• Pupil group manifesto – After the initial workshops in P5 a short-term pupil group with a smaller number of P5s was formed to go deeper. The aim of this group was to create a Pupil Group Manifesto for St. John’s which would shape the way that pupil voice groups were run in the school going forward. This document was in the children’s own words, and they approved it before it was passed on to senior leadership for implementation. 

The manifesto also includes a poster template [include link to this page of the manifesto above as an image] for creating information sheets for each pupil group within a school. This was felt to be important to children so that they can understand at a glance: 

  • What the group does. 
  • Who is involved in the group (current membership). 
  • How to join. 
  • How to share ideas and feed into the group. 
  • Who the supporting adult is. 

Throughout the project class teachers were involved, taking part in workshops and sharing their own insights and experiences as supporting adults of pupil groups.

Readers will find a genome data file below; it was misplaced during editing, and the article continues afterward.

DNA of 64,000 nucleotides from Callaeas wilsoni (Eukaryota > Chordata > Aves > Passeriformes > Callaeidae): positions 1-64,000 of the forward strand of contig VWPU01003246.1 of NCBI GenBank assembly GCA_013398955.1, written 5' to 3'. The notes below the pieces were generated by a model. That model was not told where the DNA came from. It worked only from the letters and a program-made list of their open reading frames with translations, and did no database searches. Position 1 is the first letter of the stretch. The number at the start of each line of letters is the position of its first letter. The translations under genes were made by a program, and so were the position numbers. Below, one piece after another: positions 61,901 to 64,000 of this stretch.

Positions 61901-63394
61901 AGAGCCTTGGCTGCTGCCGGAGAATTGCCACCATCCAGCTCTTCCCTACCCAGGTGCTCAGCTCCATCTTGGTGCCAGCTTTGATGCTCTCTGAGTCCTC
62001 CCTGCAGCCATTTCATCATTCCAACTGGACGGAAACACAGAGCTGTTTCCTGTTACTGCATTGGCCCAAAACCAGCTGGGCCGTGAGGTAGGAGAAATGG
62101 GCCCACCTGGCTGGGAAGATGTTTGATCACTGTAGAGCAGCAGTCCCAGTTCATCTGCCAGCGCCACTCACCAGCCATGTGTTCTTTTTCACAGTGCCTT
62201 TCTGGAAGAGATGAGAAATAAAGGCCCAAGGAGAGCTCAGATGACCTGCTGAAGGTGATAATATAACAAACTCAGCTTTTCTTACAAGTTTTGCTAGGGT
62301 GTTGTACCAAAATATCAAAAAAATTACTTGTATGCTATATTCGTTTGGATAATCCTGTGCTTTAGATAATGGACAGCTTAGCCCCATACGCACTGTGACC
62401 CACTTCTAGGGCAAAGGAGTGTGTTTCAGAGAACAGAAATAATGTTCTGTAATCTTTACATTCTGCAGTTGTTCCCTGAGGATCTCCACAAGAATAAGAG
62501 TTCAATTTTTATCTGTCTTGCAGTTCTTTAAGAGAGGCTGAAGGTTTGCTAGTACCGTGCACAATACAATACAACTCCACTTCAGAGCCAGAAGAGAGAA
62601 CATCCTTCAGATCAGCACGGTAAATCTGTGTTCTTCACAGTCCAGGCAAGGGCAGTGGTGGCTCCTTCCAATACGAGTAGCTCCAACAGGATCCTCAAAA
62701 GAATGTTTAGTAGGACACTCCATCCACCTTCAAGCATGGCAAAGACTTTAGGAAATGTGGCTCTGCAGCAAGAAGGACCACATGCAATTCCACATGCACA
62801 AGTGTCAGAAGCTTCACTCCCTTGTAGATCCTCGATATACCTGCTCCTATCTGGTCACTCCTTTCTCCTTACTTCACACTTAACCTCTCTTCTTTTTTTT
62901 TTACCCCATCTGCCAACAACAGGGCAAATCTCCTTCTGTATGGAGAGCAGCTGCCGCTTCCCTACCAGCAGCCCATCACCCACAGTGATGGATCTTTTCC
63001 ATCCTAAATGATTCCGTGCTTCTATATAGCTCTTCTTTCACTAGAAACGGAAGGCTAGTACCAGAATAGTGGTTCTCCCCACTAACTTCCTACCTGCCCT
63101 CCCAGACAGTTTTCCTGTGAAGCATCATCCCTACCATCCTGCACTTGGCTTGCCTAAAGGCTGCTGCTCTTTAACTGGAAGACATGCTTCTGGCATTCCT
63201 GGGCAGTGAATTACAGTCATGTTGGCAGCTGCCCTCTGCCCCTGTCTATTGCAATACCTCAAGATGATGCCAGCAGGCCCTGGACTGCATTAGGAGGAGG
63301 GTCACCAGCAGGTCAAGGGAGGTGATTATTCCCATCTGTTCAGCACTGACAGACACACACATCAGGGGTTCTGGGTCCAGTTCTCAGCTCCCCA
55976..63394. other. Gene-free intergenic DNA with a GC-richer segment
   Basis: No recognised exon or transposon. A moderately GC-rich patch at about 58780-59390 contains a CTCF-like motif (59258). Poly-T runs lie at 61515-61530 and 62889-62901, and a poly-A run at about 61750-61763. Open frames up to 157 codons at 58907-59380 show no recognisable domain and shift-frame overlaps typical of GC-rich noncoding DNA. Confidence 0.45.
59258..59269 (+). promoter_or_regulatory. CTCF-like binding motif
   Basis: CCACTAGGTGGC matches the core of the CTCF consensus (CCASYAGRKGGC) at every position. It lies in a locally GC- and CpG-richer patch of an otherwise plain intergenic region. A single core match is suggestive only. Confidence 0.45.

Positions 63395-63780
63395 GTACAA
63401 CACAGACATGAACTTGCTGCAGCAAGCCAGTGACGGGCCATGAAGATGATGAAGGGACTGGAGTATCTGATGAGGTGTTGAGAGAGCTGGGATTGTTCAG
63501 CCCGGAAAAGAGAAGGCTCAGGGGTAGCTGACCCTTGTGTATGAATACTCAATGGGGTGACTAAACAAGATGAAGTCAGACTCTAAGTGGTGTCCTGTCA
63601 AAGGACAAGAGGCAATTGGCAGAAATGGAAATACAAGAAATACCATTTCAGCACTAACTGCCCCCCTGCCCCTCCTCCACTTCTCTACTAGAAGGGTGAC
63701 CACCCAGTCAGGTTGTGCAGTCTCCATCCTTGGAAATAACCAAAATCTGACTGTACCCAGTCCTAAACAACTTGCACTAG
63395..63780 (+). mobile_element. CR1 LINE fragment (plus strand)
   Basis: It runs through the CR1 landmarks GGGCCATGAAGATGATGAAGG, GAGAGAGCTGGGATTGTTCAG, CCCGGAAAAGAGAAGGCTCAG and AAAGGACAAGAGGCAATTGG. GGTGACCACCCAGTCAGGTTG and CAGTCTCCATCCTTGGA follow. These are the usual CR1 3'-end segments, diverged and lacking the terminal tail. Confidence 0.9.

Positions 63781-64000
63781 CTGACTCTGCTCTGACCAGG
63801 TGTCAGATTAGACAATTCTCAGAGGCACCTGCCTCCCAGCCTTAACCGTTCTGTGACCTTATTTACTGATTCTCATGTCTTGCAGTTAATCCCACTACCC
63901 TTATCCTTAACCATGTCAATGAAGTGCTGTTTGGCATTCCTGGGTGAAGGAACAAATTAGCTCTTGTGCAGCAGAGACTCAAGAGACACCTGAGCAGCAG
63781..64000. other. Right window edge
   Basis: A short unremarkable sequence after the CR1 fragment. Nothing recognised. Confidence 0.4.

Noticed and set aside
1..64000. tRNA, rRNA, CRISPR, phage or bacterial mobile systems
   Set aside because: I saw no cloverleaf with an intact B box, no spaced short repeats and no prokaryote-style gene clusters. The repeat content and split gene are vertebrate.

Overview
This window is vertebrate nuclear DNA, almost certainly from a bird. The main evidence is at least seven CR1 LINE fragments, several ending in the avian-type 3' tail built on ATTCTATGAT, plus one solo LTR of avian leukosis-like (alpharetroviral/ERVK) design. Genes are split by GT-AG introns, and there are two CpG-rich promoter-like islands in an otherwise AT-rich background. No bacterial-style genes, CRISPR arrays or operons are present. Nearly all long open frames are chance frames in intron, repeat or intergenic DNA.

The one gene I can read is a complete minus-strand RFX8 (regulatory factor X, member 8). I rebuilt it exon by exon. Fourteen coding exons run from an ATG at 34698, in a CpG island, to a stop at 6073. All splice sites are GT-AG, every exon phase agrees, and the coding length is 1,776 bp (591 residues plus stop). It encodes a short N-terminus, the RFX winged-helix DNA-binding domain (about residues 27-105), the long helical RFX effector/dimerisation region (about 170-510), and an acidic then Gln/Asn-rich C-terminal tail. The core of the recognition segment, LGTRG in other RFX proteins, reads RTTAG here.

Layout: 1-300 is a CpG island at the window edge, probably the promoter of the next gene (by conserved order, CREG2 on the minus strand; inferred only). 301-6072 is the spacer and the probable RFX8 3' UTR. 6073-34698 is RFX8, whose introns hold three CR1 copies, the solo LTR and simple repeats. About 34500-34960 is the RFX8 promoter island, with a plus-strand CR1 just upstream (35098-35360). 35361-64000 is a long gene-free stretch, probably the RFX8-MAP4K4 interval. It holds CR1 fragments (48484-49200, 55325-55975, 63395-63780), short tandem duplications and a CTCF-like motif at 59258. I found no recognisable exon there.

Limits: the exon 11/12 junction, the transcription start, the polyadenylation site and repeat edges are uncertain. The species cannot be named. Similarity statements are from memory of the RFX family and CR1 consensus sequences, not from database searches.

Staff at the school also reflected on the manifesto and made a plan for how it would be put into action. 

What was the impact of the work on Pupil Groups? 

The school now has a pupil group manifesto to work with and the P5s who created the document will move into P6 and P7, following a manifesto that they designed as they apply for and take part in pupil voice groups. The children were really proud of what they achieved and keen to share it with the rest of the school and others. 

School management, adults in all different roles in school and children are now clearer on what groups exist and what function they serve in the school. This allows a lot more transparency around how groups are selected and how children across the school can feed into decision-making, even if they are not part of a group itself.  

The process really highlighted how important children feel their pupil voice groups are. They are invested in the work that they do and want to see the difference being made in school. Giving children ownership of their groups and being transparent with them around how decisions are made will really empower your children and make them feel a part of the workings of the school.  

Click through the document below to see St John’s Pupil Manifesto!

Pupil Group Manifestos by Children’s Parliament

More case studies to come!